broadcast 192.168.100.255

  • if, instead, you want a dynamic address assigned by a DHCP server, add the following to /etc/network/interfaces

iface wlan0 inet dhcp
wpa-conf /etc/wpa_supplicant/wpa_supplicant.conf

  • now, setup the connection with this command by root (sudo before the command if you are on ubuntu):

ifup wlan0

  • when you have finisched with the connection, close it up with the command by root (sudo before the command if you are on ubuntu)

ifdown wlan0

 

28 ott 14 Best rsync options to mirror a remote directory

If you want to mirror a remote directory via SSH, you may want to use the wonderful rsync command.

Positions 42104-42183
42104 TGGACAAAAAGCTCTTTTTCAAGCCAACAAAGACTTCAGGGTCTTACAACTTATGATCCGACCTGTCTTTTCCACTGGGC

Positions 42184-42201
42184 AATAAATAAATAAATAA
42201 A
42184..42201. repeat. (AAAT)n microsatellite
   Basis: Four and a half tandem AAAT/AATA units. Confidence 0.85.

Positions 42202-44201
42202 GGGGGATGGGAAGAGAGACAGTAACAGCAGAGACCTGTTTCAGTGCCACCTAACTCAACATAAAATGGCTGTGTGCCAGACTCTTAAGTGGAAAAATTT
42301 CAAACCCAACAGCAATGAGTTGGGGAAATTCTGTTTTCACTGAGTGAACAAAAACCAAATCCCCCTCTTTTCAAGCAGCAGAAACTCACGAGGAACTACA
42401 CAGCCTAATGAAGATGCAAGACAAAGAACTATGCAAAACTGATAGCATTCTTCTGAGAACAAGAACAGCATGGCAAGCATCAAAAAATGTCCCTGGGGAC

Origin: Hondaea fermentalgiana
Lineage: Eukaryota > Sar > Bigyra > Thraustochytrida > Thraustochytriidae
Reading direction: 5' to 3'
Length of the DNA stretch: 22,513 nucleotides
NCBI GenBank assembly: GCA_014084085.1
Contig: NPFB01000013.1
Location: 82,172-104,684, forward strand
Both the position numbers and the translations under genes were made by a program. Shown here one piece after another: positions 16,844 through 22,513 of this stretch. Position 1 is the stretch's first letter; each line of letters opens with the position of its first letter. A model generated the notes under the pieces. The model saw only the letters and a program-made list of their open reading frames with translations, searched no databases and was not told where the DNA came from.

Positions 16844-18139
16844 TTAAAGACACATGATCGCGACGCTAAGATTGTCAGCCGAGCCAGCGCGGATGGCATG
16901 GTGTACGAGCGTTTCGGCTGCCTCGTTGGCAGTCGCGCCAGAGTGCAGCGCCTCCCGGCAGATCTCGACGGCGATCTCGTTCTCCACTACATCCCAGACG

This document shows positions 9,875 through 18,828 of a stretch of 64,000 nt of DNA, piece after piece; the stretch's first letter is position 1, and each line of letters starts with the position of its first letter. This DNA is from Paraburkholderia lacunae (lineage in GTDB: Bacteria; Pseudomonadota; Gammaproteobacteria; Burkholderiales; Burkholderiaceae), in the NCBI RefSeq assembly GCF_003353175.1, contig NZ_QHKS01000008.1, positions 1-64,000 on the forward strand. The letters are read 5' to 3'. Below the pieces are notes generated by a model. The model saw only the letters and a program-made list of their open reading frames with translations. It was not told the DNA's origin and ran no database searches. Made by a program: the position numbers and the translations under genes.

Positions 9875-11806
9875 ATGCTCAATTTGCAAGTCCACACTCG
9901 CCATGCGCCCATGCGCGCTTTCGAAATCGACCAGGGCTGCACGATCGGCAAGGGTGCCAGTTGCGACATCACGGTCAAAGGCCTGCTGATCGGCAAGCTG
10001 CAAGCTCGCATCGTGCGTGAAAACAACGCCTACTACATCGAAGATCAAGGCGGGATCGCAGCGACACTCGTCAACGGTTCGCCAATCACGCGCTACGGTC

The rsync executable has many options, so, which is the correct option list to make an exact copy of a remote directory, maintaining permissions, ownerships, timestampts, copying only the modified files, and updating only the pieces of modified files?

Let me begin with an example. We want to full mirror the directory /mystuff on server 1.2.3.4 into /mystufflocal. The files deleted on 1.2.3.4 from the previous rsync will be removed locally too, so pay attention! If you don’t want to locally remove deleted files you can remove the “–delete” option.
If you want to compress the stream in transit you can add the “-z” option.
All we have to do is:

rsync -vart –inplace –delete root@1.2.3.4:/mystuff/ /mystufflocal/

The trailing slashes are important because are used by rsync to understand precisely what should be transferred and where.

27 ago 14 Squid: how to get rid of “All url_rewriter processes are busy”